Welcome to TaxBlawg, a blog resource from Chamberlain Hrdlicka for news and analysis of current legal issues facing tax practitioners. Although blawg.com identifies nearly 1,400 active “blawgs,” including 20+ blawgs related to taxation and estate planning, the needs of tax professionals have received surprisingly little attention.
Tax practitioners have previously lacked a dedicated resource to call their own. For those intrepid souls, we offer TaxBlawg, a forum of tax talk for tax pros.
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In the last two weeks, various news sources have reported on a previously low-profile IRS initiative to use state land-transfer records to identify potential omissions in reporting gifts of real estate. (Via TaxProf here and the WSJ here.) According to the reports, the IRS is using information received from at least 16 states to identify transfers of real estate the value of which exceeded the $13,000 threshold for filing a gift tax return. As a result, the IRS is pursuing taxpayers who made such transfers but failed to file returns.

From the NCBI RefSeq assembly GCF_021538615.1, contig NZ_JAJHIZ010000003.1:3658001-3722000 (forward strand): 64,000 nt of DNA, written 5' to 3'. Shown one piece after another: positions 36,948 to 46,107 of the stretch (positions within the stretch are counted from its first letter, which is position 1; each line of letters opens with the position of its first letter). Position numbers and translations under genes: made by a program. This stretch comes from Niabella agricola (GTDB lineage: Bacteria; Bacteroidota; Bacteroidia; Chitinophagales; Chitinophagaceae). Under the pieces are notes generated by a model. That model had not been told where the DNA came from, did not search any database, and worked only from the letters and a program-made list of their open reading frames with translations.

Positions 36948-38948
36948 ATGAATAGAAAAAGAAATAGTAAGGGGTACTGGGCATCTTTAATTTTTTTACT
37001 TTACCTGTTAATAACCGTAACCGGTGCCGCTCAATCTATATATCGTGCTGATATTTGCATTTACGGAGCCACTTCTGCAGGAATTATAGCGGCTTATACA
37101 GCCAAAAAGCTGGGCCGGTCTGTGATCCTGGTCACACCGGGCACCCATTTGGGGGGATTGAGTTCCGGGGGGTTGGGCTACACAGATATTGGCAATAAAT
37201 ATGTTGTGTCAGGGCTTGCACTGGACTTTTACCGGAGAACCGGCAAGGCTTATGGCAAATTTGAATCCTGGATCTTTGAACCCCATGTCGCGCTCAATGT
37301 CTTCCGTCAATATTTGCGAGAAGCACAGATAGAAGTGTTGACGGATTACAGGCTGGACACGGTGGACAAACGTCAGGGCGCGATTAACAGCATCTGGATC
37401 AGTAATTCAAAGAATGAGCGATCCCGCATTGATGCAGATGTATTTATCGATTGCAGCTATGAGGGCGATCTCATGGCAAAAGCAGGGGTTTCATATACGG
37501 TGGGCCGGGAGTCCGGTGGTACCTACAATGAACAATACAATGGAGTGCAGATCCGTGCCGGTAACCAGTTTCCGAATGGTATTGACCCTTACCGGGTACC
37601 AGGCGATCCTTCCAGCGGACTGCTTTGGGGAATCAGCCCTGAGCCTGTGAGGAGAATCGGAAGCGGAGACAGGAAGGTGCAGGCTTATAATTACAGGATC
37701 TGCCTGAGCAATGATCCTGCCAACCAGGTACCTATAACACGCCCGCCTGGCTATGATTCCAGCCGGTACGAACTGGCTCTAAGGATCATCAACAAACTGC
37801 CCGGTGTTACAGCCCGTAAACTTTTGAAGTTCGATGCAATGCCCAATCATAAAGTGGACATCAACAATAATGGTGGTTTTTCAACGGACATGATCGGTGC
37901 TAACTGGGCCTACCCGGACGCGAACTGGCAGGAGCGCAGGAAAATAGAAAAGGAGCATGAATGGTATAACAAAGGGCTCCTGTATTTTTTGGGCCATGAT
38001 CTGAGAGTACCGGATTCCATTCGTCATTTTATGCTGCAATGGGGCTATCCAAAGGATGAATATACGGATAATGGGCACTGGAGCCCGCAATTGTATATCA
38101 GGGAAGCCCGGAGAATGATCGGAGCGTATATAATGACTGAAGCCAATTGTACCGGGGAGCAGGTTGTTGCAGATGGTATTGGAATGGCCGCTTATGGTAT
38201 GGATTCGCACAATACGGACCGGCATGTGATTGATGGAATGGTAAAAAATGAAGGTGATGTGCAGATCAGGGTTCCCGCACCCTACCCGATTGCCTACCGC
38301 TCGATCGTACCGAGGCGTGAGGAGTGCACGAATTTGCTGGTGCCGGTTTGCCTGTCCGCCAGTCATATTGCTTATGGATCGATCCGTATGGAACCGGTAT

Although this particular example of the IRS building an enforcement case through the use of non-tax sources targets individuals, corporate tax professionals should not rest too easily. Most corporate taxpayers might not be engaged in such outright noncompliance as failing to file returns. Nevertheless, the volume of non-tax information that is available in the public domain - especially for large, public companies - poses potentially analogous risks to corporate taxpayers for the positions taken on their tax returns. Beyond the traditional sources of non-tax information, such as SEC filings and court documents, news articles and press releases proliferate over the Internet. Likewise, companies may face a new potential source of trouble in the proliferation of social networking sites. From LinkedIn resumes to Facebook profiles, information that reflects upon a company grows by the day.